The Oakland Indie Awards’ Declaration of Independence

Five years in, the annual celebration continues to honor homegrown businesses.

Most of us have seen enough Oakland Grown stickers around town to be cursorily familiar with the Buy Local movement. We avoid big-box stores, shop at locally owned and operated businesses when we can, and have some sense, at least abstractly, of how funneling our money into homegrown businesses can benefit local economic development.

But most of us aren’t like Erin Kilmer-Neel, who’s so passionate about Buy Local that she has essentially devoted her professional life to spreading its gospel. Kilmer-Neel says she originally came around to the concept while studying urban planning in graduate school several years ago. “I became obsessive about it when I came to recognize the economic multiplier effect of supporting local businesses,” she said. “I really started thinking about how we as individuals are making decisions every day with our dollar, whether or not we know it.” She ended up writing her thesis on the subject and, after graduation, moving to Oakland to launch a web site that would put a buy-local spin on the wedding registry business. “There’s so much money in the wedding industry, but it all goes to Crate and Barrel and Macy’s,” Kilmer-Neel said. “I wanted to give people an opportunity to buy gifts from local businesses and artists.” The idea evolved into Oakland Unwrapped, a general-purpose web store offering various goods made locally.

On top of that, as a program officer for the One PacificCoast Foundation and in partnership with One PacificCoast Bank and several other partners (including the Express), for the last five years she has hosted the Oakland Indie Awards, which aims to honor local independent businesses. “The idea behind it is to remind the community of the ways in which supporting locally owned independent businesses and artists supports and enriches the community,” Kilmer-Neel said. She and the rest of the Indie Awards crew, comprising local business, arts, and community leaders, accept nominations for local businesses that are doing good in various ways — the Ripple Effect award, for example, goes to a local business or artist that’s supporting other Oakland businesses by buying its supplies locally, while the Socially-Responsible Rock Star award, new this year, goes to a local entity that’s engaged in community service and enrichment activities.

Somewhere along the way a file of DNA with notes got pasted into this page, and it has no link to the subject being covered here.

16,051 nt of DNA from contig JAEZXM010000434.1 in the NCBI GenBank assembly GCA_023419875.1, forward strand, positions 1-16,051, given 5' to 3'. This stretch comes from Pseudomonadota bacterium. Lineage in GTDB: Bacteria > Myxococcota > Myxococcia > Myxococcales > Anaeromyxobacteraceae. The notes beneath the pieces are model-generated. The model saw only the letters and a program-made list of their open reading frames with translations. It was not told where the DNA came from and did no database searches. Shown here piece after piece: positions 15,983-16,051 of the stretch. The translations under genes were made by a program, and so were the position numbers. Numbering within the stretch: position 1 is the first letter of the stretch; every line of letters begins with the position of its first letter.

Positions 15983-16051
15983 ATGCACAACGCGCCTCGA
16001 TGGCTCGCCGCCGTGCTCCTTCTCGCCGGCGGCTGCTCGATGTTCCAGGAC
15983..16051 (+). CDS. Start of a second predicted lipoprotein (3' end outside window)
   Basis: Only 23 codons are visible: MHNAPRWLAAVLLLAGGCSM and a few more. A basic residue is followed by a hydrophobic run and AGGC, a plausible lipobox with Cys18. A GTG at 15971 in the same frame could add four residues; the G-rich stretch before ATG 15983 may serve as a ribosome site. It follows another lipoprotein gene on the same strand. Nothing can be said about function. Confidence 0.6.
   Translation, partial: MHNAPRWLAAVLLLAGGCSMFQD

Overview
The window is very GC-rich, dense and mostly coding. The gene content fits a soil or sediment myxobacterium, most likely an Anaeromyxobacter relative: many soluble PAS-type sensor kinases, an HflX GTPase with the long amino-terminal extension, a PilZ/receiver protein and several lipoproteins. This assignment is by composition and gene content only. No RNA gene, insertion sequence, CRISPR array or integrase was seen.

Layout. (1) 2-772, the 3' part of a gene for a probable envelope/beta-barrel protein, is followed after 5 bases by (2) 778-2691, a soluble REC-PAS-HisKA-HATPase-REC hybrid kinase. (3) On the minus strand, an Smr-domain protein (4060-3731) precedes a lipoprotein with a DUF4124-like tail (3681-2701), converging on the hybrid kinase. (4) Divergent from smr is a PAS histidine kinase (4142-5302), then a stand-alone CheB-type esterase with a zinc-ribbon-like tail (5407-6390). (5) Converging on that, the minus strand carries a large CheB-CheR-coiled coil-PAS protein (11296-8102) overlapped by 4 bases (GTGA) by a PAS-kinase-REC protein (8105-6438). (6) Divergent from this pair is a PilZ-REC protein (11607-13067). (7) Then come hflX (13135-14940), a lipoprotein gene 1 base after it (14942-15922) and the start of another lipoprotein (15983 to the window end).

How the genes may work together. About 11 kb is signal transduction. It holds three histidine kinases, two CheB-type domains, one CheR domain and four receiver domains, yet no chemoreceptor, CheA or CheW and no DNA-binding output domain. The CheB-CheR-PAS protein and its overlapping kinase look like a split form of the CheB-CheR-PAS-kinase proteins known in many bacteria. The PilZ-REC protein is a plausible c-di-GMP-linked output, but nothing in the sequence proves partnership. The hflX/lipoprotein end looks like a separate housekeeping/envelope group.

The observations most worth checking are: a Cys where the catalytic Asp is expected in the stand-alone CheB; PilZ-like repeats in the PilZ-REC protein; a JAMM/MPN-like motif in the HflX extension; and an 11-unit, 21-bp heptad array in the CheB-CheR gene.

Despite the activist angle of her work, Kilmer-Neel promises that the awards — which go down Friday, May 13, at the Kaiser Center (300 Lakeside Drive, Oakland) — will be less a self-serious ceremony than a straight-up celebration of Oakland and its businesses. On hand will be a photo booth; crafts, clothing, and gifts for sale from vendors like Oakland Grown, Pro Arts, and Oakland Unwrapped; a candy bar; and food and drink — all local, of course, from vendors like Tamale Girl, Jin Lia, Trattoria Laurellinos, and more. Members of the Oakland Outlaws roller derby team will serve cupcakes on roller skates, and even the music will be totally local, with DJ Platurn spinning an Oakland-bands-only playlist. “We want to get people really excited and proud to be part of Oakland. What I hope people take away from this is that there is a ton of cool things in Oakland to spend their money on,” Kilmer-Neel said. “When you see all the amazing, cool things people are doing here it makes it easy to get excited.” 6-10 p.m., $10.

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